Friday, October 6, 2017

The Church has a Hearing Problem

Probably the most common expression in my lexicon of spoken words is “huh?” You see, I’m hard of hearing. Not deaf, but I have a hard time with the frequency range of the spoken voice. Sometimes, my wife says, it seems to be selective.

So let’s talk about Jeremiah [I know—that wasn’t a very smooth segue].

Jeremiah’s ministry took place during the sunset years of Judah: late seventh century BC, early sixth century. God was bringing judgment upon His people (very important point: on His people) through the agency of Nebuchadnezzar and his Babylonian juggernaut of an army. Just before the hammer fell, God extended to Judah the final offer of clemency: Thus says the Lord of hosts, the God of Israel, “Amend your ways and your deeds, and I will let you dwell in this place.” (Jeremiah 7:3, NASB95)

But it was falling on deaf ears: “Behold, you are trusting in deceptive words to no avail. Will you steal, murder, and commit adultery and swear falsely, and offer sacrifices to Baal and walk after other gods that you have not known, then come and stand before Me in this house, which is called by My name, and say, ‘We are delivered!’—that you may do all these abominations? Has this house, which is called by My name, become a den of robbers in your sight? Behold, I, even I, have seen it,” declares the Lord. (Jeremiah 7:8–11, NASB95)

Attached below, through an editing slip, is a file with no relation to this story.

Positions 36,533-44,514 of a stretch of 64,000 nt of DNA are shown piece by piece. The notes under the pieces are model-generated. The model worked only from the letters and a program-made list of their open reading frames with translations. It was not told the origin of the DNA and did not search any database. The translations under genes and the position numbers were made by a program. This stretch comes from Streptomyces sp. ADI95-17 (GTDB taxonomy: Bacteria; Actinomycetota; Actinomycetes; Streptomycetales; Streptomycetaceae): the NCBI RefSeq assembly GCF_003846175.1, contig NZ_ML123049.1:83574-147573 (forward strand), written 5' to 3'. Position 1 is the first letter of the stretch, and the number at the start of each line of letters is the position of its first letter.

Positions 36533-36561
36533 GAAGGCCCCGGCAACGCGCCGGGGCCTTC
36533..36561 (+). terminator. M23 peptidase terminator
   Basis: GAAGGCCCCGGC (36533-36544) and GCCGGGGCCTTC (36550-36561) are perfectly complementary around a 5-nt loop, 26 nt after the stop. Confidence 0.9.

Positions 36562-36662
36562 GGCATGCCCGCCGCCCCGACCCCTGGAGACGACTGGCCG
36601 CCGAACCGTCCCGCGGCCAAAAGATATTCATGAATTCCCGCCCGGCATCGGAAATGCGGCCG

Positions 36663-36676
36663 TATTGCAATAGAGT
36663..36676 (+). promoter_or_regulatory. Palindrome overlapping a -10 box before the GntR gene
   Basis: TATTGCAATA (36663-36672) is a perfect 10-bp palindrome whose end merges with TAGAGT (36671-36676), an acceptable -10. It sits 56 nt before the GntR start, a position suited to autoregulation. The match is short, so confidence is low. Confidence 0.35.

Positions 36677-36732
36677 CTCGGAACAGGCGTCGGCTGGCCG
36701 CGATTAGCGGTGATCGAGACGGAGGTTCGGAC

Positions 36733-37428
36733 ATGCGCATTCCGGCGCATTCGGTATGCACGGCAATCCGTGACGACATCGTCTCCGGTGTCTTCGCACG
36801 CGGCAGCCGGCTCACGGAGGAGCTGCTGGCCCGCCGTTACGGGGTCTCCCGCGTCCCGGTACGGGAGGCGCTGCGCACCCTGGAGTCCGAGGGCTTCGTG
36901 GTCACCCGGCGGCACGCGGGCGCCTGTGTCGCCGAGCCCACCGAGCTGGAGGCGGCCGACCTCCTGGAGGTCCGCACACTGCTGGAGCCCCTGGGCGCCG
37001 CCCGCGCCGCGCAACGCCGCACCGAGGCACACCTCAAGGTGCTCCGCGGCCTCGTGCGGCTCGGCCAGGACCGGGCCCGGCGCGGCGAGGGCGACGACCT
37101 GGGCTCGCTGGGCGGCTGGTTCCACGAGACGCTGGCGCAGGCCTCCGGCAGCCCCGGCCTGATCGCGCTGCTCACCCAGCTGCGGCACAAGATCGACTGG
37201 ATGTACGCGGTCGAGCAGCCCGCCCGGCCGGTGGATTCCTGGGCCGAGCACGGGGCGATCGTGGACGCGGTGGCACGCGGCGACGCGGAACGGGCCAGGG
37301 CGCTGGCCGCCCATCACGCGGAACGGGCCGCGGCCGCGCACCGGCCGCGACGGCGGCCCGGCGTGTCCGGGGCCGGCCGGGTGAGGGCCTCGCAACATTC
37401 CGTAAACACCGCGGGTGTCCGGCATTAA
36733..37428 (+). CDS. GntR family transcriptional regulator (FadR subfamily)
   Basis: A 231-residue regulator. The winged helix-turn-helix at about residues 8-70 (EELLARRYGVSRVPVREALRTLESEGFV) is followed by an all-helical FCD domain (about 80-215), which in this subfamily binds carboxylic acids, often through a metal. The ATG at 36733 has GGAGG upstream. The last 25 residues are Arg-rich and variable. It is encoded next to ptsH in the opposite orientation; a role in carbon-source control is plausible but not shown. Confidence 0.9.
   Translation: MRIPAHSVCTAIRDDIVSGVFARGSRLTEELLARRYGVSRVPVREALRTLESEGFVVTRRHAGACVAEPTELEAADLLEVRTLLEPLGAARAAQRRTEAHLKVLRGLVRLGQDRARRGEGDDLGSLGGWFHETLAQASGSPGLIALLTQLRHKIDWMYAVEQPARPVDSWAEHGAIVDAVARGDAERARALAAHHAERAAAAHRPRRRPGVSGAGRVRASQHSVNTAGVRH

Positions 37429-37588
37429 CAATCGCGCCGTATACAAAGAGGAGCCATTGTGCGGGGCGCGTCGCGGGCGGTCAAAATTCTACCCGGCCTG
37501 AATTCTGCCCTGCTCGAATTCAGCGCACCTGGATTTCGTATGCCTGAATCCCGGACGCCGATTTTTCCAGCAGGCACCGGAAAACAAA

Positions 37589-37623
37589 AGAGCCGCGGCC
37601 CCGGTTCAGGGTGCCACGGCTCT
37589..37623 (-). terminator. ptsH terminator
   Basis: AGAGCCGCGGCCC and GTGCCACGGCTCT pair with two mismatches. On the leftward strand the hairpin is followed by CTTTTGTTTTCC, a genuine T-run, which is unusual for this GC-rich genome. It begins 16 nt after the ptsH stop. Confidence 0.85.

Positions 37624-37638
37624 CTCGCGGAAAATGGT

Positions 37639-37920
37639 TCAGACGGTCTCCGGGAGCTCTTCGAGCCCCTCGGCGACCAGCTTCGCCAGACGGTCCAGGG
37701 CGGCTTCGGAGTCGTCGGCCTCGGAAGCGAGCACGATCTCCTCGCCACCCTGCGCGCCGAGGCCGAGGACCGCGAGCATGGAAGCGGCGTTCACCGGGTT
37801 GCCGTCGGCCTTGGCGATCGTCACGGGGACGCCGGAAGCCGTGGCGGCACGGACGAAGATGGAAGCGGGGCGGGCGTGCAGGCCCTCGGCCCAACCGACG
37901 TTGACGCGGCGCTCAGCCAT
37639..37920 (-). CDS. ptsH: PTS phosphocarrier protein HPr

The chapters that follow double-down on exposing Judah’s apostate behavior. “At that time,” declares the Lord, “they will bring out the bones of the kings of Judah and the bones of its princes, and the bones of the priests and the bones of the prophets, and the bones of the inhabitants of Jerusalem from their graves. They will spread them out to the sun, the moon and to all the host of heaven, which they have loved and which they have served, and which they have gone after and which they have sought, and which they have worshiped. They will not be gathered or buried; they will be as dung on the face of the ground.” (Jeremiah 8:1–2, NASB95)

“Which they have loved … served … gone after … sought … and worshiped.” Whoa! It was a thorough-going departure from the true and living God. Note well: these are God’s people turning from God. In a very memorable turn of phrase, their apostasy is described in these words: “Be appalled, O heavens, at this, And shudder, be very desolate,” declares the Lord.For My people have committed two evils: They have forsaken Me, The fountain of living waters, To hew for themselves cisterns, Broken cisterns That can hold no water.” (Jeremiah 2:12–13, NASB95). God says of the depth of the sin of His people, “Were they ashamed because of the abomination they had done? They certainly were not ashamed, And they did not know how to blush; . . . ” (Jeremiah 8:12, NASB95)

They did not know how to blush. Wow! God’s people, no less.

I’ve seen and heard a lot of believers making noises about “God’s judgment on America, because of America’s sins.” This is a refrain that is commonly heard after natural disasters, such as hurricanes, and unnatural disasters, such as the mass killing in Las Vegas.

And I want to say, “Not so fast, Christian.”